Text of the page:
GIRARD — The City of Girard continued to discuss solutions for sewer problems at the city’s industrial park lift station at its regular council meeting Monday.

According to City Administrator Chris Weiner, the life of the lift station has been significantly reduced because of debris from the Crawford County Jail coming into the sewer. Clothing, trash and other items flushed from the jail by inmates bind the motors of the lift station pumps, causing extra wear and tear.

Weiner attended the Crawford County Commission meeting last Friday to discuss possible cost sharing options. Monday, he presented the Girard City Council with a proposition from the county, in which the county would pay for a bar screen to be installed by the city to catch debris. Under the proposal, the city would maintain the bar screen and pay back half of the cost by cutting the county’s sewer fees.

First Ward Councilman Sheldon DeLange was not in favor of the county’s proposal.

“I’m kind of from the old school,” DeLange said. “If somebody breaks something, they are asked to fix it.”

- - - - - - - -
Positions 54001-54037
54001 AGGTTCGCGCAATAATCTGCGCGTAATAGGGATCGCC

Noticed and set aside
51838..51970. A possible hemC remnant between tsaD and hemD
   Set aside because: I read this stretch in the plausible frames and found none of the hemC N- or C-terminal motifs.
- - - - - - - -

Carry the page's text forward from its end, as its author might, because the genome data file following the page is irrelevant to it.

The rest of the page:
However, City Attorney Richard Loffswold said the city has legal issues to worry about. If the lift station fails, sewage will overflow into the ditches, and the city could be fined by the Kansas Department of Health and Environment.

“If that lift station goes down, inmates will have to be moved, people will be unhappy and it will be a health hazard,” Loffswold said. “It is the city’s sewer, and the city is required by law to fix it.

“The problem needs to be fixed before it fails and you can discuss who pays for what after.”

DeLange agreed, and Fourth Ward Councilman Michael West said he wants to keep a good relationship with the county, but Girard must protect its investment.

A replacement lift station will cost over $80,000, but Weiner said replacing it is useless without a bar screen put in place to keep debris from reaching the station. Because the life of the station has been shortened, the city has not budgeted for replacing it, but will use capital outlay funds to purchase a replacement. The replacement will take six to eight weeks to arrive.

County Commissioner Jeff Murphy attended the council meeting and requested that the city council meet face-to-face with county commissioners to work out the problem. The city council agreed.

Tuesday morning, Weiner attended the regular commission meeting and a special meeting was set for 6:30 p.m. Thursday at Girard City Hall to resolve the issue.

After an executive session, the council voted 4-0 to renew Weiner’s contract for three years.

— Chance Hoener is a staff writer for the Morning Sun. He can be emailed at choener@morningsun.net or follow him on Twitter @ReporterChance.